This study investigated contributory factors to flood hazard around Scotland. There is a need to develop preliminary assessments of areas potentially vulnerable to flooding for compliance with the European Union Directive on the Assessment and Management of Flood Risks (2007/60/EC). Historical accounts of coastal flood events in Scotland, notably in a storm in January 2005, had shown that estimates of risk based on still water levels required further information to identify sites at which waves and surges could combine. Additionally, it was important to add the effect of future sea-level rise and other drivers from published sources. Analysis of multiple years’ tidal data at seven sites, including estuaries, compared recorded water levels at high-return periods to those derived from a spatially interpolated numerical model contained within a publicly available flood risk map. For gauges with the longest records, increases were seen over time that reflected rises in mean sea level. Exposure to wave energy was computed from prevailing wind strength and direction at 36 stations, related to wave fetch and incident wind direction. Although the highest wave exposure was at open coast locations exposed to the long Atlantic fetch, GIS analysis of coastal rasters identified other areas in or close to estuaries that also had high exposure. Projected sea-level change, when added to the surge and wave analyses, gives a spatially extensive structured variable flood risk assessment for future coastal flood hazard to complement the public flood risk map. Such tools can help fulfil the requirements of the EC Directive and may be a useful approach in other regions with high spatial variability in coastal flood risk related to exposure to waves and wind.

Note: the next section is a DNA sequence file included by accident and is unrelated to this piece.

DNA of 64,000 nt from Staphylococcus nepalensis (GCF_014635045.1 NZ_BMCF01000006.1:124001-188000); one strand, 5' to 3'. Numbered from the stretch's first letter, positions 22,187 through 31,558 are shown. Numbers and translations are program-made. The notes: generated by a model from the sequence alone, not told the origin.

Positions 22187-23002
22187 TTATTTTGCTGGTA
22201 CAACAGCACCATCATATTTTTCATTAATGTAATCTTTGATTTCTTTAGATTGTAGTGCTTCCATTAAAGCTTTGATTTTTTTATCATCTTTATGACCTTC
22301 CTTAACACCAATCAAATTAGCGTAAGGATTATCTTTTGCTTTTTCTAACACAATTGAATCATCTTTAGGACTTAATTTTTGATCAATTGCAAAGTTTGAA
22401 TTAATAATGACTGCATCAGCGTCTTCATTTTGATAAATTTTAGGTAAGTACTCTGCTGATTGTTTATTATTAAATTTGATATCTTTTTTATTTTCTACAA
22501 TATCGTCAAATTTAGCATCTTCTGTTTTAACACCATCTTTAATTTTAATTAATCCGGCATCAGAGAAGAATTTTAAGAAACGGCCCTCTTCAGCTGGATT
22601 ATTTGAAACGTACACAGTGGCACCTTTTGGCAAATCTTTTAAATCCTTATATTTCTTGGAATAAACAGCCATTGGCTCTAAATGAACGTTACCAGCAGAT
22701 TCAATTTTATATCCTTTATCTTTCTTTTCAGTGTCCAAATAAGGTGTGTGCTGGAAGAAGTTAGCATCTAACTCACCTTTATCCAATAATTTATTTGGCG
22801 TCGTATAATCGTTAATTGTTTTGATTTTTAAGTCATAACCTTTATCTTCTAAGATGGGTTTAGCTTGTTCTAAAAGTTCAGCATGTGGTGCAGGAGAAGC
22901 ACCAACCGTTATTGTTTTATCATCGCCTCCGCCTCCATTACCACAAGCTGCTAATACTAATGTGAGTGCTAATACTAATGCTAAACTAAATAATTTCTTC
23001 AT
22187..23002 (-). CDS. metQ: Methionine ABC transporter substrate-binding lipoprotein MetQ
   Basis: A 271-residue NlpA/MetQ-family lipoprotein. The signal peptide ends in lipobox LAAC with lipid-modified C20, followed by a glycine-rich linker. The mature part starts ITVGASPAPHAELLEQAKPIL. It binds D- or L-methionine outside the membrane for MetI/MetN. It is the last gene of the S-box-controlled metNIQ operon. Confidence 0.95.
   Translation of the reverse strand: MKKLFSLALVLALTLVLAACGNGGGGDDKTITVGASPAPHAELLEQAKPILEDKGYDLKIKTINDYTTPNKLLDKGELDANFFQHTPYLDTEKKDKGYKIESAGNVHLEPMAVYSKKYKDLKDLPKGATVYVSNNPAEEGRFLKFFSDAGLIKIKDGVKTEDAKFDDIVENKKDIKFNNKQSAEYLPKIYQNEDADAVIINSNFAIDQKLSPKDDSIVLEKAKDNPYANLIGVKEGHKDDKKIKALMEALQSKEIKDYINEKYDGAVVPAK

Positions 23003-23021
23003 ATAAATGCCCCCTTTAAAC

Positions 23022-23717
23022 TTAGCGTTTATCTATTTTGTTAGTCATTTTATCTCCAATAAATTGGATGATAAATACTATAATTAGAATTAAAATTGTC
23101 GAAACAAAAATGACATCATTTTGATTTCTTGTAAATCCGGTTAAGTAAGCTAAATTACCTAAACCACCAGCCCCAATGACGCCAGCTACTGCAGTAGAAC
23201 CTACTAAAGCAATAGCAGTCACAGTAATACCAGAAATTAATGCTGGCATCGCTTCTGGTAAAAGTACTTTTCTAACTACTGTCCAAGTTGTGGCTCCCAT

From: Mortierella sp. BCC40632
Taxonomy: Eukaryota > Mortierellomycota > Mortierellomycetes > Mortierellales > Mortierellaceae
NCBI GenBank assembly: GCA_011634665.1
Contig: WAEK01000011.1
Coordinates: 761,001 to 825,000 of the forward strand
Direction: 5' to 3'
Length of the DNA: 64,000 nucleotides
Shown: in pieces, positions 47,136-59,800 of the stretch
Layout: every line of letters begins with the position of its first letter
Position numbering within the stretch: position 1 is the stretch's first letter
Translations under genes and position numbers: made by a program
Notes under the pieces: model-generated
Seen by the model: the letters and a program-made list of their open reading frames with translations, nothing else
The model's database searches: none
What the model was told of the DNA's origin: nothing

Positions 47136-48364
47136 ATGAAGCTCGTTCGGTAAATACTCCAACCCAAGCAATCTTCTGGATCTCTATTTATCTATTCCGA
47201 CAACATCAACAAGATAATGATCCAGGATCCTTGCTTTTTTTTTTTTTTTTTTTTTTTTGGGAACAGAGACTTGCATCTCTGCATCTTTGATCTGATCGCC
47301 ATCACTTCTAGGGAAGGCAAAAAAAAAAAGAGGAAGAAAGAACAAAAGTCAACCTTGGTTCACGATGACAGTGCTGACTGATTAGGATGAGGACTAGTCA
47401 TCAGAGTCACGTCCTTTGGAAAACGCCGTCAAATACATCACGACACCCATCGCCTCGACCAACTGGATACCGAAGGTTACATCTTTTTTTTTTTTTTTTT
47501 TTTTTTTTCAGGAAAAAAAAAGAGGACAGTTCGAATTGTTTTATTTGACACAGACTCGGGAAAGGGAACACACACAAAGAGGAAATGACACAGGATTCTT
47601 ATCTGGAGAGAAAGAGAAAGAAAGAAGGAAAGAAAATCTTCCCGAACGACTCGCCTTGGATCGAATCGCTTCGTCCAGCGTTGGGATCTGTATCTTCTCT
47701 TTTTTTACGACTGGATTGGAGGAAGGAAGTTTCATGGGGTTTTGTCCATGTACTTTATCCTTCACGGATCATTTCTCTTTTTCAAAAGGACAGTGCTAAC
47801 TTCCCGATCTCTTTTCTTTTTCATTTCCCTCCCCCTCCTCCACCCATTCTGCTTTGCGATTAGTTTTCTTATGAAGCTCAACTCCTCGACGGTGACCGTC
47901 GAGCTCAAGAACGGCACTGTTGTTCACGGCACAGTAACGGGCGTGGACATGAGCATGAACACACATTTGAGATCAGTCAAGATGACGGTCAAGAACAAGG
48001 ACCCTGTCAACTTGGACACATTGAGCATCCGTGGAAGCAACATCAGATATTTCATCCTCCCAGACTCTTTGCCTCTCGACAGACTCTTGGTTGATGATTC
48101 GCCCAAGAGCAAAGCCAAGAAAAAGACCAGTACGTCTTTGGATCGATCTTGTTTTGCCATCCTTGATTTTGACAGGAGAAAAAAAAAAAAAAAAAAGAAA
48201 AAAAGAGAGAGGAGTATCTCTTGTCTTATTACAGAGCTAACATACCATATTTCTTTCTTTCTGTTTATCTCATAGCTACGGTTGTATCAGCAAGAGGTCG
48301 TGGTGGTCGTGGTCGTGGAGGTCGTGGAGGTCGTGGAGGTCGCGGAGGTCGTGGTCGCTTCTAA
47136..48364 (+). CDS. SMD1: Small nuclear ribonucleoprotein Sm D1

- Storm surge